Liberians vote on whether to give football legend George Weah a second term as president, with peace among voters’ main concerns in a nation still scarred by back-to-back civil wars.
Incumbent Weah, 57, who won the 2017 elections, faces 19 presidential candidates and a likely second-round runoff in early November. But he has campaigned on the slogan “One round victory”.
“We must all cherish this peace and continue to preserve it, because without peace, our world will be difficult,” Weah told thousands of people gathered in Monrovia on Sunday.
“Without peace, development will not take place.”
The former international footballer came to power promising to create jobs and invest in education, but critics say he has failed to keep his pledges.
Healthcare, education roads, jobs and the cost of living all came up, but only after fears of a return to violence.
Between 1989 and 2003, the conflicts in Liberia left more than 250,000 people dead.
The authorities have vowed to track down troublemakers and the National Electoral Commission is seeking to reassure people it can organise fair and credible polls.
“Everything’s ready… We anticipate that all should go well,” said commission chairperson Davidetta Browne-Lansanah.
This election is the first to be held since the United Nations ended its peacekeeping mission in Liberia in 2018.
The European Union, the African Union, the West African bloc, ECOWAS, and the United States have deployed observers, in a region hit by a string of recent coups.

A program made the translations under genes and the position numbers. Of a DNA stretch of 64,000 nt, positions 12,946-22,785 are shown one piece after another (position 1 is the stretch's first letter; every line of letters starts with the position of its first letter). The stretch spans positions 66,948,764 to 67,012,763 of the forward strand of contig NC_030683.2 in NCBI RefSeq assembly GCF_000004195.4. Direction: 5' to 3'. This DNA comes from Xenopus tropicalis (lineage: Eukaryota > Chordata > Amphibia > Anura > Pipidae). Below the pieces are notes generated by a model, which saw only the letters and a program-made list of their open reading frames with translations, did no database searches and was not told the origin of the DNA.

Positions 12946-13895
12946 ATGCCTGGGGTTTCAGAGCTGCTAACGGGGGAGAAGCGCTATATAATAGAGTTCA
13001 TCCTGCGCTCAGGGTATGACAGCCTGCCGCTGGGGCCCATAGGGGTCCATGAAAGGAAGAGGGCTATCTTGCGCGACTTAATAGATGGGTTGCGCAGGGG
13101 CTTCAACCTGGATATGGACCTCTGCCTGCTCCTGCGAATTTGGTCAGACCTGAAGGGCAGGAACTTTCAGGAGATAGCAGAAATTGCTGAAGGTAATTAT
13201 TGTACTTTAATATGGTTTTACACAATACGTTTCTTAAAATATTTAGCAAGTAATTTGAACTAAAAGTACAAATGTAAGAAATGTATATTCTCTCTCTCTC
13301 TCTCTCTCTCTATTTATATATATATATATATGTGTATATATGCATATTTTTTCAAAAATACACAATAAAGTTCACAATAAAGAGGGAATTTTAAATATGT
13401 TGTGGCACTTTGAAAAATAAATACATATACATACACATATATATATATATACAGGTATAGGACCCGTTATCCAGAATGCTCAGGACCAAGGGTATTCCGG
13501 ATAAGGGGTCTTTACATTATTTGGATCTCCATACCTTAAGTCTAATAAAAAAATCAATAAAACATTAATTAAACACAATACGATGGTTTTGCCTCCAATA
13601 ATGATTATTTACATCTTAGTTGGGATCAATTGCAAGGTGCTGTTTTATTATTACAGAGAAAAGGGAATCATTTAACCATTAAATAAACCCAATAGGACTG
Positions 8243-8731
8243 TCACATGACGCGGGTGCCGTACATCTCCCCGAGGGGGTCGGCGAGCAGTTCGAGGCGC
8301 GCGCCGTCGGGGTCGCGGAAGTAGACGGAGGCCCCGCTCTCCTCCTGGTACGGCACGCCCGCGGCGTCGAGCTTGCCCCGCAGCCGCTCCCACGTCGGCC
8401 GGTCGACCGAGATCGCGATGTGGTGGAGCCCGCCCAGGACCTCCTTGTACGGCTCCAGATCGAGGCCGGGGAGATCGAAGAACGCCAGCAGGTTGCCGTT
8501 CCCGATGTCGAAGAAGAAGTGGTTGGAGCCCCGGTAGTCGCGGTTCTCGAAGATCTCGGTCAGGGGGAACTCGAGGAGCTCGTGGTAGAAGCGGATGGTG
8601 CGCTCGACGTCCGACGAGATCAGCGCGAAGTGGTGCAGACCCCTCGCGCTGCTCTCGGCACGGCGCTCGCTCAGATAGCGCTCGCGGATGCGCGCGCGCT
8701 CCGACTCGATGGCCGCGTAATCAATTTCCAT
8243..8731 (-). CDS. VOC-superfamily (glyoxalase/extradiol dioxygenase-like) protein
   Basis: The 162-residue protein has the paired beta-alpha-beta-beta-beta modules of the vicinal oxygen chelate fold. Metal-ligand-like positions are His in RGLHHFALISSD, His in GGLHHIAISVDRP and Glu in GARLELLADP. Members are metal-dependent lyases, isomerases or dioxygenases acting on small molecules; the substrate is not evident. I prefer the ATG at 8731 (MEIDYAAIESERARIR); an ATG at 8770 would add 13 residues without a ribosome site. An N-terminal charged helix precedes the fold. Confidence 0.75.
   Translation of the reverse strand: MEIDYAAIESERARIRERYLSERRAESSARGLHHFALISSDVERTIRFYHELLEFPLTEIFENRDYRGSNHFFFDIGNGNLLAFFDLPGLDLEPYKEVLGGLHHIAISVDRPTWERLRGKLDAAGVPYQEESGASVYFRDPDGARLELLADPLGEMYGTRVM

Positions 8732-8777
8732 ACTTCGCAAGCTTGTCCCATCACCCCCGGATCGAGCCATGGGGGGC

Development and corruption
Polling stations are open from 0800 GMT to 1800 GMT, with the 2.4 million voters also electing members of the House of Representatives and the Senate.
First results are expected within 15 days.
Former vice president Joseph Boakai, who lost to Weah six years ago, is among the frontrunners for the presidency.
He has said that any vote cheating or manipulation will lead to “the end of this country”.
The 78-year-old has forged alliances including with former warlord and senator Prince Johnson, who has threatened a popular revolt if the ruling party manipulates the elections.
Boakai has pledged to restore the country’s image, develop infrastructure and improve life for the poorest.
More than a fifth of the population lives on less than $2.15 a day, according to the World Bank, and the price of staple foods has soared.
Boakai, who served as vice president between 2006 and 2018, presents himself as an honest alternative to Weah, whom he accuses of presiding over a corrupt system.
The United States has sanctioned five senior Liberian officials for alleged corruption in three years.
The watchdog Transparency International ranked Liberia 142nd of 180 countries in its 2022 corruption perceptions index.